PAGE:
Trauma Exposure and Posttraumatic Stress Disorder in the Canadian Military.

TitleTrauma Exposure and Posttraumatic Stress Disorder in the Canadian Military.
Publication TypeJournal Article
Year of Publication2015
AuthorsBrunet A, Monson E, Liu A, Fikretoglu D
JournalCan J Psychiatry
Date Published2015 Nov
KeywordsAdolescent, Adult, Canada, Cross-Sectional Studies, Disasters, Female, Humans, Kaplan-Meier Estimate, Male, Middle Aged, Military Personnel, Occupational Exposure, Odds Ratio, Prevalence, Psychological Trauma, Sex Distribution, Sex Offenses, Stress Disorders, Post-Traumatic, Violence, Warfare, Young Adult

OBJECTIVE: To estimate the lifetime prevalence of trauma exposure and posttraumatic stress disorder (PTSD) among a representative, active military sample, and to identify demographic and military variables that modulate rates of trauma exposure as well as PTSD rates and duration.METHOD: A cross-sectional weighted sample of 5155 regular members and 3957 reservists (n = 8441) of the Canadian Armed Forces (CAF) was face-to-face interviewed using a lay-administered structured interview that generates Diagnostic and Statistical Manual of Mental Disorders, Fourth Edition, psychiatric diagnoses.RESULTS: Within this sample, 85.6% reported 1 or more trauma exposure, with a median number of 3 or more exposures. Compared with males, females were less likely (P < 0.05) to be exposed to warlike trauma (adjusted odds ratio [AOR] 0.40), disasters (AOR 0.43), assaultive violence (AOR 0.52), and witnessing trauma (AOR 0.75). However, they were more likely to report sexual assault (AOR 7.36). The lifetime prevalence of PTSD was 6.6% and the conditional rate was 7.7%. Both lifetime and conditional PTSD rates were higher among female soldiers, but lower among the reserve forces, both male and female. Finally, the median duration of PTSD was negatively influenced by younger age of onset, but not influenced by whether the event occurred during deployment.CONCLUSIONS: Active members of the CAF report a high degree of trauma exposure but a moderate rate of lifetime PTSD.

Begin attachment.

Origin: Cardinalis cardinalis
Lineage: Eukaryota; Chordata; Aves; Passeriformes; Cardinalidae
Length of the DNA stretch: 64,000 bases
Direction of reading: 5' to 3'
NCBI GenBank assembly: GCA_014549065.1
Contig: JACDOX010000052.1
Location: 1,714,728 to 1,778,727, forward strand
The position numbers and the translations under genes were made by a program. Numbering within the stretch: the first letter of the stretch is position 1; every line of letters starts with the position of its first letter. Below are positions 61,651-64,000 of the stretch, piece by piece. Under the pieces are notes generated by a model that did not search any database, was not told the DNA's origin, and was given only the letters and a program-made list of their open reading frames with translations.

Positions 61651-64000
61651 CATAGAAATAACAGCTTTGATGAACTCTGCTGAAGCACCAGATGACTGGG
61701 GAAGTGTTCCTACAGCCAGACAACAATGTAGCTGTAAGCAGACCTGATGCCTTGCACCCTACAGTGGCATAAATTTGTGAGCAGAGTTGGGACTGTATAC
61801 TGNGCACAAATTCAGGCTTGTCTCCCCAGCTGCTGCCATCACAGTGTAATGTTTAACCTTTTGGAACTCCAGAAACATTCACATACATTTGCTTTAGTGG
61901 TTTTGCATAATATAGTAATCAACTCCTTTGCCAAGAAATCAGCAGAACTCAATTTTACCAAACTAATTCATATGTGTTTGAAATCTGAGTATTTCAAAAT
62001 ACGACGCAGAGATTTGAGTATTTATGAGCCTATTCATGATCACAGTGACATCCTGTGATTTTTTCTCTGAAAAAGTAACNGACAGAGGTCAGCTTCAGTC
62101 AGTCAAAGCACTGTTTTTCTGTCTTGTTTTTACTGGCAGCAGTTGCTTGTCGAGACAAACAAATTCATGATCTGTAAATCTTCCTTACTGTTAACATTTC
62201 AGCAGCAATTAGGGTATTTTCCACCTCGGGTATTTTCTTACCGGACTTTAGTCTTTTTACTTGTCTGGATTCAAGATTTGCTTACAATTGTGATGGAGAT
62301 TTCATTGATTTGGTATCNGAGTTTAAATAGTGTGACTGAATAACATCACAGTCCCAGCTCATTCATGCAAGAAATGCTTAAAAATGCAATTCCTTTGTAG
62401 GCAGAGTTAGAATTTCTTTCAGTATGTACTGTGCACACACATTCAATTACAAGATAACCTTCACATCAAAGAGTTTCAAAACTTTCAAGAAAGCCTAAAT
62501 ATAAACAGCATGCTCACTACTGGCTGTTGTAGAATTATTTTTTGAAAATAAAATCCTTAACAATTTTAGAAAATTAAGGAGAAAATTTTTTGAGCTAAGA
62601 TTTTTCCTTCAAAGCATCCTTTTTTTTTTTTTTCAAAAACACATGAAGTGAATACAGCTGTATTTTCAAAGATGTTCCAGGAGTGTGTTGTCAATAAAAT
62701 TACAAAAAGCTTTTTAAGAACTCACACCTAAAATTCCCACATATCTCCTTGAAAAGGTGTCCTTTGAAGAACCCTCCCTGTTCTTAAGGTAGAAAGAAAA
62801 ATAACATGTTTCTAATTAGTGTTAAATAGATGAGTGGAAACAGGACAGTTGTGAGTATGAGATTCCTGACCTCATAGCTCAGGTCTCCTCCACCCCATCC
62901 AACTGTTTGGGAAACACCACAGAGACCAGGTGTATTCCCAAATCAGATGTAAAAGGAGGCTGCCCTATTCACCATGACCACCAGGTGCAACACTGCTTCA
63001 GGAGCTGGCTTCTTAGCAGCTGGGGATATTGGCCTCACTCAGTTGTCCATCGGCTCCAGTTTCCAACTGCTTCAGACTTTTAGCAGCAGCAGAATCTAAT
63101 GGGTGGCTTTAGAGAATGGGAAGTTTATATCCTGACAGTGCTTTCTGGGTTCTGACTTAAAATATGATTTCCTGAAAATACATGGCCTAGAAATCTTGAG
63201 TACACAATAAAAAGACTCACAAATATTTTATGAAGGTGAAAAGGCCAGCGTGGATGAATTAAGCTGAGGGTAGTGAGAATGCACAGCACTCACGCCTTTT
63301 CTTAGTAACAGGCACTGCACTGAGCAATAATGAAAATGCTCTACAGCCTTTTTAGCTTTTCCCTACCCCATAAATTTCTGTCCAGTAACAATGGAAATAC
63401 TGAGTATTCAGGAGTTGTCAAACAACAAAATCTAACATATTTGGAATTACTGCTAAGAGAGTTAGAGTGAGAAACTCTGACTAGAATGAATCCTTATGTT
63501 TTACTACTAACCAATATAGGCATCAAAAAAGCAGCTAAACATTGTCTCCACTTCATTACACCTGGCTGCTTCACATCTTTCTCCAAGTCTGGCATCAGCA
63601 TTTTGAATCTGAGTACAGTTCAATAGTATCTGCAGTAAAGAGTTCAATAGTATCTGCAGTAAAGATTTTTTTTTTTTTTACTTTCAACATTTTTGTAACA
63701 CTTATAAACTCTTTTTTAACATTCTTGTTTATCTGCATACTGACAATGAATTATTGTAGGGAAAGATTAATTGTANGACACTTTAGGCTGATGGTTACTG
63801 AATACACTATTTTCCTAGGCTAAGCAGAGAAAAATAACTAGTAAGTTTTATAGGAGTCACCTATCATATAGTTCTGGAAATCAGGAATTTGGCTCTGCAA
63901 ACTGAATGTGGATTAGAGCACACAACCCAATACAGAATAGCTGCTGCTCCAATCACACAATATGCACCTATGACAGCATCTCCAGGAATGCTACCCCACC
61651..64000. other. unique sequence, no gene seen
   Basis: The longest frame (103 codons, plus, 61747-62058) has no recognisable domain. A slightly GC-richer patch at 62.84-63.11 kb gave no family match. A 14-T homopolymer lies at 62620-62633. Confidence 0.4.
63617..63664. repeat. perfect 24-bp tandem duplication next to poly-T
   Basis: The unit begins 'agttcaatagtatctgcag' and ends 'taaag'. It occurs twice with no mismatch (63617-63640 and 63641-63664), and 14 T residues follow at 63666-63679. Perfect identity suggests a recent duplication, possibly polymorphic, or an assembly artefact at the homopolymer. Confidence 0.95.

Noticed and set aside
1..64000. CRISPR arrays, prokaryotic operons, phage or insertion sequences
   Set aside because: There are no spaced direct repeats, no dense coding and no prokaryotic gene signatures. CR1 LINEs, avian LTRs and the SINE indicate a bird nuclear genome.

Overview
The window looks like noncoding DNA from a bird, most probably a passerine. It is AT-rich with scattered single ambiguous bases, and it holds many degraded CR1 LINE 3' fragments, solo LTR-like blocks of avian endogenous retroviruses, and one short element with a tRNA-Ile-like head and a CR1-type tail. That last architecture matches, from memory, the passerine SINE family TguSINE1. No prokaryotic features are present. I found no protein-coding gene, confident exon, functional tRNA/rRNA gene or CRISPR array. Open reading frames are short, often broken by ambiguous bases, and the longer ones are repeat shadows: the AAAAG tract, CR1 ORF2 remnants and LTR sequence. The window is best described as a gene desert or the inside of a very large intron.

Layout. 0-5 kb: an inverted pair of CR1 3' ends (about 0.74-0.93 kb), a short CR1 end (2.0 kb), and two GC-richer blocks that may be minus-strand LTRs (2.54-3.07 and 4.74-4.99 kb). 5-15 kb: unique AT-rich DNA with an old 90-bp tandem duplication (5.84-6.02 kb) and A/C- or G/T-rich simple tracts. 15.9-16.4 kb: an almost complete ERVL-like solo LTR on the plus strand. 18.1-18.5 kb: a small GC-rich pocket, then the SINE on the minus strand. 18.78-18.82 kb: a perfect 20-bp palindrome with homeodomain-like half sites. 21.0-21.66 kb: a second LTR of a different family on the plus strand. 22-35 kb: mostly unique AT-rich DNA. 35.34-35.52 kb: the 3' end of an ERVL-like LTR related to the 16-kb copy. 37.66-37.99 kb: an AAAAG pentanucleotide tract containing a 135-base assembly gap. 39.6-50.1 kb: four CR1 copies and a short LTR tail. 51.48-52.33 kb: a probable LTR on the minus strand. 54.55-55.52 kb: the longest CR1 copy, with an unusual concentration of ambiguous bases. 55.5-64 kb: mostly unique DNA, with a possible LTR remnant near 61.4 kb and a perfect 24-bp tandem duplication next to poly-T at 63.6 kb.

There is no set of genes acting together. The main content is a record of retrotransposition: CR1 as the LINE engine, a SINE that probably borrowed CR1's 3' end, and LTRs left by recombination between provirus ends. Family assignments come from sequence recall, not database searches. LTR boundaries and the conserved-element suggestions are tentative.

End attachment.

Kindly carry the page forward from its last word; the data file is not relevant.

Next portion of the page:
Alternate JournalCan J Psychiatry
PubMed ID26720506
PubMed Central IDPMC4679129
Grant List / / Canadian Institutes of Health Research / Canada